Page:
COVID-19 May Have Created a Perfect Storm for Child Grooming
Most of the time, when I ask an adult if they know what child grooming is, they think I’m talking about giving a child a bath and a blowout. It would be funny if it weren’t so alarming. If you’re a parent or work with minors in any capacity — knowing what child grooming is and how to prevent it can be life-saving. So, what is it? Child grooming is when an adult strategically forms a bond with a minor to gain their trust and sexually assault them.
When I say “strategically,” I mean there’s an actual formula to forming these relationships, and it starts with targeting that child. Children are targeted for different reasons, but what makes a child a target for a predator is how vulnerable they already are. Do they have a strong support system? Do they need a lot of attention? Are they in need of financial, emotional, spiritual support? Have they been through something traumatic like an unprecedented year brought on by a pandemic that ripped them away from their friends and left them cooped up with their parents during some very formative times in their lives?
We should talk about how this last year has created the perfect storm for child grooming online and in-person. As it stands, this type of predation occurs for 1 out of every 10 minors who are neurotypical and 1 out of every 3 minors who are neurodiverse. Historically, 93% of these predators were people that were already in a minor’s life. It was an uncle, their music teacher, a camp counselor, their pastor, a nanny — someone that society and their own parents trusted. While it hasn’t changed that predators are still commonly people a child already knows, in 2019 alone, social media was used in 70% of child grooming cases. Now consider how much more screen time children have had over the last year and how hard this year has been for children and teenagers.
When I tell parents that, their first response is, “Well, that’s it, my child can’t have a phone until they’re 18 years old.” That’s not the answer, and here’s why. I teach courses on predatory child grooming prevention and what to do if you witness it occurring. I could tell you a myriad of ways to prevent this from happening to the youth in your life. Your number one defense is your communication with children. Suppose you isolate a child from their social network, either online or in-person. In that case, you’re making them more vulnerable to predators because they’re already in need of attention. Suppose they feel you’re unreasonable for taking their technology away when all their friends have access to it. In that case, a predator might jump at the opportunity to force a wedge between you or the child by acting as their “voice of reason.”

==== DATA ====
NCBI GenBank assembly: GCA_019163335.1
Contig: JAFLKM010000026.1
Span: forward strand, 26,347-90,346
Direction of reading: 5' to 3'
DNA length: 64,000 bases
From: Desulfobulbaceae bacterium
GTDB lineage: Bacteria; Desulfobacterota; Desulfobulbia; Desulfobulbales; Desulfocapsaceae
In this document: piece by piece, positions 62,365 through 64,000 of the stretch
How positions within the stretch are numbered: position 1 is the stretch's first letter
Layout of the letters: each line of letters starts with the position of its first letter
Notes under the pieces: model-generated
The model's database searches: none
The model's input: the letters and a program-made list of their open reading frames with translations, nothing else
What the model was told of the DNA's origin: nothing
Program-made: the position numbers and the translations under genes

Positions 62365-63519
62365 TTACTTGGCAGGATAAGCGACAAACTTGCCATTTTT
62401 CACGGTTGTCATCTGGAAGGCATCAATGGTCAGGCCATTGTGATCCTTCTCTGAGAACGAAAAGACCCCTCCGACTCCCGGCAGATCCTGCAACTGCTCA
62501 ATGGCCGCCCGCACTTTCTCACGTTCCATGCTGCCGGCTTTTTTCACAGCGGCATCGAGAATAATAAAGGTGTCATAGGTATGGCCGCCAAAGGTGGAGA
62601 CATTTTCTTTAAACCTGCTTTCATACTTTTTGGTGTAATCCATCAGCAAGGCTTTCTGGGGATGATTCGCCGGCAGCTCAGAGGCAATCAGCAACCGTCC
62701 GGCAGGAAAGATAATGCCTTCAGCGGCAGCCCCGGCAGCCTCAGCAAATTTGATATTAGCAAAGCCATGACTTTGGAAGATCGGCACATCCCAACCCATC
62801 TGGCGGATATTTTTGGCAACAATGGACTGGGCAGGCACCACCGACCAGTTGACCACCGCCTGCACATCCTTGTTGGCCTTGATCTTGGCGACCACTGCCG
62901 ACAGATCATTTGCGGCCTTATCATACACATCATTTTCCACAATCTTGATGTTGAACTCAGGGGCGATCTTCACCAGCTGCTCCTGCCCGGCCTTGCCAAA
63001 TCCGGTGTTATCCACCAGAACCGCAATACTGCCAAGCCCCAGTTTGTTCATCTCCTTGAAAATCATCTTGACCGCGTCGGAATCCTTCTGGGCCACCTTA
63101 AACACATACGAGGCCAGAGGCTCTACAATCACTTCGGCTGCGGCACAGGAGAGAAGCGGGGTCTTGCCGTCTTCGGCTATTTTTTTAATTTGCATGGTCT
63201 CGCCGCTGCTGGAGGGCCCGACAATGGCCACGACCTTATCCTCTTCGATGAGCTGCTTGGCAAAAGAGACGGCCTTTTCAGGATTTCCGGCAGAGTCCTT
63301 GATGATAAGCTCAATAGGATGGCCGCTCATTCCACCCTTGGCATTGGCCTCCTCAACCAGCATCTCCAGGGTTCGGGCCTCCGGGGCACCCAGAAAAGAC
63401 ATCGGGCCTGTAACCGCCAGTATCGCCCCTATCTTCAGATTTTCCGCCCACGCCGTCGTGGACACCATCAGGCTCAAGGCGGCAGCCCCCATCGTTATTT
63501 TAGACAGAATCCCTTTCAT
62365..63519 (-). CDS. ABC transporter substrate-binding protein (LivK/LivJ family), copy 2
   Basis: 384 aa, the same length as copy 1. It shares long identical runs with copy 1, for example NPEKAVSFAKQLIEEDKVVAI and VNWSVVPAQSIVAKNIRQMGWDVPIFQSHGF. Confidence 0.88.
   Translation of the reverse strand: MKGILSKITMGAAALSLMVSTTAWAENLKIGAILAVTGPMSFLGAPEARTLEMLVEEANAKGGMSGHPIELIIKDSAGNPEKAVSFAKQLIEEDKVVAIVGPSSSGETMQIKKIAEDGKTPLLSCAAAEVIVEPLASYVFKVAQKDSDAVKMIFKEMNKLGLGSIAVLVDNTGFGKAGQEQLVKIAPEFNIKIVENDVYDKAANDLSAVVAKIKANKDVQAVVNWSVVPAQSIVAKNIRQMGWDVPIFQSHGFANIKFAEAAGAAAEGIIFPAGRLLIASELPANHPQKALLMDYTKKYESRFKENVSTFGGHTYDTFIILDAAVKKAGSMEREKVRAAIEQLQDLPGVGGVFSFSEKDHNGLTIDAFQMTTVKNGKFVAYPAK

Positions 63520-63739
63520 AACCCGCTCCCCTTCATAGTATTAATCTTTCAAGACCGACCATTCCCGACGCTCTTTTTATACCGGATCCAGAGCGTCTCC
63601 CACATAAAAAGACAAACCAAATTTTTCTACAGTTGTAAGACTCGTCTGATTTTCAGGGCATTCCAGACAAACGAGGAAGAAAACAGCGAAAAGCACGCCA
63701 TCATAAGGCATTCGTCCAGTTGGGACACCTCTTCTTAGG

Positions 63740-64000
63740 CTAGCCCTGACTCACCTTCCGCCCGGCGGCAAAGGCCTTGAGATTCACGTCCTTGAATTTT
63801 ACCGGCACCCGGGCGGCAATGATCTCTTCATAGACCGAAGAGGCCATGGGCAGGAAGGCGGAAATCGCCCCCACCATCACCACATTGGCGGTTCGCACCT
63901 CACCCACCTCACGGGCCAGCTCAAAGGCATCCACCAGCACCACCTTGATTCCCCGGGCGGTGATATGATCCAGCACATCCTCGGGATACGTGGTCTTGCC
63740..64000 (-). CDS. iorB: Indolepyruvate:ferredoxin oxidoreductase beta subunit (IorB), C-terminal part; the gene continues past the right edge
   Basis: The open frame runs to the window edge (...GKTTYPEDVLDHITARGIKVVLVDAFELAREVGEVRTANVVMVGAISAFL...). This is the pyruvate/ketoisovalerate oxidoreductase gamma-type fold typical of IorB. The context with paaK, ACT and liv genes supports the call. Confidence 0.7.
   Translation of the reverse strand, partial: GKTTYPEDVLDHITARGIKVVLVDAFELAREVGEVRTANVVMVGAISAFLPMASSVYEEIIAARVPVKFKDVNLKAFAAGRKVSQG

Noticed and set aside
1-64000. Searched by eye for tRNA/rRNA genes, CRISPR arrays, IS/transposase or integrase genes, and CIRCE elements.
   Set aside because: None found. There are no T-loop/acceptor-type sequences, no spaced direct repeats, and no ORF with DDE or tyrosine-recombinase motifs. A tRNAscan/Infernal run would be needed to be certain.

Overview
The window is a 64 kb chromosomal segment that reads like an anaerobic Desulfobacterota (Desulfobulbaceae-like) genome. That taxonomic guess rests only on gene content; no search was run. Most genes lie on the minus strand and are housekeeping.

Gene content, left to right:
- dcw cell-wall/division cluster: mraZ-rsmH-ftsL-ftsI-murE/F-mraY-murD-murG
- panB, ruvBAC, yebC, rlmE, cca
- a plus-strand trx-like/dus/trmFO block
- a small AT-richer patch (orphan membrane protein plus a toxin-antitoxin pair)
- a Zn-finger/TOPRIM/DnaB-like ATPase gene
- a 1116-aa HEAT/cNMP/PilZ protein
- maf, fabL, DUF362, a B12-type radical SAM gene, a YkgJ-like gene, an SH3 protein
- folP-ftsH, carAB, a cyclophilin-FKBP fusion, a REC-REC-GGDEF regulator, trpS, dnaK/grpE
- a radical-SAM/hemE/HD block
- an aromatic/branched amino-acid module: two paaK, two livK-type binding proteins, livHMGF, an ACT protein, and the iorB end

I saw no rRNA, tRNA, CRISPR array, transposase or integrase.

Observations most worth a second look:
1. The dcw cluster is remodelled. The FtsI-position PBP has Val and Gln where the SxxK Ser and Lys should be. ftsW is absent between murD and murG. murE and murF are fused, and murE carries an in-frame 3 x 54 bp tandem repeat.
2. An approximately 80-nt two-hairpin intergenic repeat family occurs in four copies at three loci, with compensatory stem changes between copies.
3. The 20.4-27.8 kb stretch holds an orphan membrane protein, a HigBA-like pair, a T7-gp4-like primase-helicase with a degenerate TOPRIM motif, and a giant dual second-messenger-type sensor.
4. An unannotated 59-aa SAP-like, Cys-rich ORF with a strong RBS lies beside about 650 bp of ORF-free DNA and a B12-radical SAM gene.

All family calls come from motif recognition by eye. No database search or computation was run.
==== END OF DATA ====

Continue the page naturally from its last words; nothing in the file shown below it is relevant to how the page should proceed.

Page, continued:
When children know they can tell you anything and you can keep your lines of communication open, you stand the best chance of knowing when an adult is acting inappropriately with them. You can take a phone or a computer away, but there will always be some way for them to access the internet. Additionally, if you’re too focused on the internet as the source of potential danger, you can miss what’s right under your nose — the adults you thought you could trust.
Fortunately, whether you work with minors or you’re a parent, there are plenty of ways to educate and be proactive about preventing child grooming. If you’re a parent or work with children, you can visit Valiant Bridge for free resources or register for the Predatory Child Grooming Prevention Course.
- Journal of Child Psychology and Psychiatry (March 23, 2018)
- Townsend, C. & Rheingold, A.A (2013).
- Instagram is the most used platform for grooming crimes, report finds
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